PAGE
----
After excluding patients with other organ transplants (n = 2), patients with diabetes prior to transplant (n = 107) and patients who failed within the first 30 days post-transplant (n = 44) or with missing information (n = 16), there were available data on 386 adult kidney transplant recipients between 1995 and 2001 to analyze (Table 1). The majority of our patient population consists of non-black individuals (97.4%) and we had very few patients on no steroid protocols (∼3%). The median time to PTDM diagnosis was 44.2 days (ranging between 17 days and 8.7 years). We found a cmulative incidence of PTDM in our kidney transplant population of 6.7% at 6 months, 7.0% at 12 months and 8.0% at 3 years post-transplant as shown in Figure 1. Over the entire study period, the cmulative incidence rate of PTDM was 9.8% and the median time to diagnosis was 2.4 months. The average values for random blood sugar at the time of diagnosis for recipients with PTDM was 16.5 ± 9.2 mmol/L as compared to the mean blood glucose value in follow-up of 5.6 ± 1.1 mmol/L in recipients who did not develop PTDM (p < 0.001). The average value for random blood sugar at the time of transplant for recipients who subsequently developed PTDM was 6.4 ± 1.5 mmol/L, and 5.8 ± 1.6 mmol/L for individuals who did not develop PTDM (p = NS). Of the patients who developed PTDM, 63% required oral agents for treatment and 14% required insulin therapy. There was no association between the time of diagnosis and the agent used for treatment. PTDM resolved in 10.5% of the cases, as defined by discontinuation of oral agents or insulin therapy but was not related to medication changes (i.e. calcineurin inhibitor switch or prednisone withdrawal).

Table 1.  Patient and transplant characteristics
 (n = 386)%
  1. aHypertension defined as any treatment for high blood pressure and/or a systolic value >140 or a diastolic value >90 within 2 years post-transplant.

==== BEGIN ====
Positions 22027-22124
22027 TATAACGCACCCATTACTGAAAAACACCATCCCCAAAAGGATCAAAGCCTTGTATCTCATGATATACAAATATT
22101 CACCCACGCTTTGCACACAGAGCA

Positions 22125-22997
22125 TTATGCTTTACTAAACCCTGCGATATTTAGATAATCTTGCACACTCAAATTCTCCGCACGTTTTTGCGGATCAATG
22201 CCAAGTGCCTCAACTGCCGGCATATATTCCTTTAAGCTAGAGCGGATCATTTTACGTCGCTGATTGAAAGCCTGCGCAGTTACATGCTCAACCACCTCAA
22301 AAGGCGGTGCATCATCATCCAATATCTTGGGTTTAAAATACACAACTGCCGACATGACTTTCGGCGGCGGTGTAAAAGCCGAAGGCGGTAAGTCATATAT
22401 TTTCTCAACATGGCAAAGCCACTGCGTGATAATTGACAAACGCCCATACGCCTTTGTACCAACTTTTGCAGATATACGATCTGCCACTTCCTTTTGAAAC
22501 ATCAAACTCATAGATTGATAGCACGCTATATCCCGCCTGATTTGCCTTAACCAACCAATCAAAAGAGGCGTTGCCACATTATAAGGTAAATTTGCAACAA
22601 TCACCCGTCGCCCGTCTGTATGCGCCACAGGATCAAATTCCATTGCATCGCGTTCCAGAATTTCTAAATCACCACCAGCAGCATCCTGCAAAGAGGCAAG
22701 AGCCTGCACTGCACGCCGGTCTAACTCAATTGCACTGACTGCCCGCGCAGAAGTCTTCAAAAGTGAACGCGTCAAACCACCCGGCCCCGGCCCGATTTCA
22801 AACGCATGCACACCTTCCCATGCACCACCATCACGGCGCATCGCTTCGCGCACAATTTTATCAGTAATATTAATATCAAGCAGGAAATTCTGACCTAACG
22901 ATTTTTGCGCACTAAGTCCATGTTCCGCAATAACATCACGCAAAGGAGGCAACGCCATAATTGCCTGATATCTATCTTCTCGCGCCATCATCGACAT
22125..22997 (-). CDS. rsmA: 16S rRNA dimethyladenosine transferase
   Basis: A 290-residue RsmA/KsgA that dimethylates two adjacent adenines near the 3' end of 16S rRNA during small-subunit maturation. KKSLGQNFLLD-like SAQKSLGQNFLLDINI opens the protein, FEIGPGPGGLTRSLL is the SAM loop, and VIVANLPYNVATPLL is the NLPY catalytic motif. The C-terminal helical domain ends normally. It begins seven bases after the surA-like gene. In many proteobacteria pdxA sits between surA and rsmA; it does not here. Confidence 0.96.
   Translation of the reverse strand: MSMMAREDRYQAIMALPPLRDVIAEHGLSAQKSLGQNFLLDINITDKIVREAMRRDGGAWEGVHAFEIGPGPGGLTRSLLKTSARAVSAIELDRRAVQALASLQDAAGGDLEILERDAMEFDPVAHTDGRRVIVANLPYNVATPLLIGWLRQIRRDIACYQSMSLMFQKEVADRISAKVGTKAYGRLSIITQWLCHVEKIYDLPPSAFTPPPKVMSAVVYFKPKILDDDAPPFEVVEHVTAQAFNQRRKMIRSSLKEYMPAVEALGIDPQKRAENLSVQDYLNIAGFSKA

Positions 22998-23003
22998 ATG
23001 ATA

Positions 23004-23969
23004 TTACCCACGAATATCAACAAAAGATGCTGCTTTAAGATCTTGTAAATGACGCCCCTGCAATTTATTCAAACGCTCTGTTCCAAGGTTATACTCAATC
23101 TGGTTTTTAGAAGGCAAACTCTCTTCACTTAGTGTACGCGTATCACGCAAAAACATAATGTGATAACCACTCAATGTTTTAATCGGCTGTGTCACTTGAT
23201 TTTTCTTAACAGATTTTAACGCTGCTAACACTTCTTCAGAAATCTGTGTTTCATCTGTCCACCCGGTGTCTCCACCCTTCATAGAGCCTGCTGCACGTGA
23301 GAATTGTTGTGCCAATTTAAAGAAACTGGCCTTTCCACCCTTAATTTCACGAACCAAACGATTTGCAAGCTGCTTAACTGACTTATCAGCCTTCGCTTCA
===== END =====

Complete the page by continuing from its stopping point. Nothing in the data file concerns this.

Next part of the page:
Non-black race37697.4
Age ≥ 45 years17545.5
Gender male24162.4
Transplant after 199820753.6
Number of transplant >16316.0
Pre-transplant dialysis31682.3
Hypertensiona33691.6
Hepatitis C antibody positive113.0
Polycystic kidney disease4210.9
Induction therapy10327.0
Rejection episode12131.3
Dialysis dependent 1st week post-transplant4812.5
Cytomegalovirus mismatch (D+R−)6517.0
Body mass index at transplant >304914.4
AB mismatch ≥228074.9
DR mismatch ≥128476.3
Tacrolimus (vs. CsA)10428.5
Azathioprine (vs. MMF)12432.3
Deceased donor22458.0
Disease recurrence318.1
Hematuria post-transplant11233.6
Proteinuria post-transplant8124.3
Prednisone therapy post-transplant37697.4
image

Figure 1. Cmulative incidence of de novo diabetes post-kidney transplantation.

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The overall rejection rate in our population was 30% (25% clinically suspected and treated and 75% biopsy proven). Monoclonal or polyclonal therapy for severe rejection was used in 25% of cases and the rest were treated with high dose solumedrol alone.

Clinical variables associated with PTDM

Table 2 displays the results of univariate and multivariate Cox regression analysis. In univariate analysis, the use of tacrolimus as compared to cyclosporine was associated with PTDM and the incidence of PTDM was three times higher in patients transplanted since 1998, compared with those transplanted prior to 1998, the year our program converted to preferred use of tacrolimus versus cyclosporine. Recipients who received azathioprine as compared with mycophenolate mofetil, had a lower risk of developing diabetes (HR = 0.4, p = 0.03).

Table 2.  Independent clinical correlates of post-transplant diabetes mellitus (PTDM) defined by Cox regression models
 Univariate analysis HR (95% CI)Multivariate analysis p HR (95% CI) p
  1. aHR for every 10 years of age;.bTime-dependent variable in the model; cHypertension defined as any treatment for high blood pressure and/or a systolic value >140 or a diastolic value >90 within 2 years post-transplant.

Agea1.5.(1.2–1.8)0.0021.5 (1.1–1.9)0.006
Deceased (vs. living) donor3.3 (1.46–7.52)0.0043.7 (1.4–9.7)0.008
Tacrolimus (vs. CsA)2.6 (1.32–5.30)0.0062.6 (1.3–5.5)0.009
Hepatitis C antibody positive3.2 (0.99–10.47)0.0533.4 (1.02–11.2)0.047
Rejection episodeb1.3 (0.7–2.6)0.452.0 (1.1–4.9)0.024
Polycystic kidney disease1.7 (0.69–3.95)0.26 
Body mass index at transplant >301.5 (0.63–3.30)0.38 
Transplant after 19983.0 (1.43–6.43)0.004 
Azathioprine (vs. mycophenolate mofetil)0.4 (0.18–0.92)0.031 
Induction therapy2.1 (1.09–4.08)0.026 
Serum creatinine >400 μmol/L at day 72.1 (0.96–4.60)0.063 
Oliguria (<1 L/24 h)1.4 (0.49–3.93)0.53 
Dialysis requirement 1st week post-transplant1.5 (0.63–3.62)0.36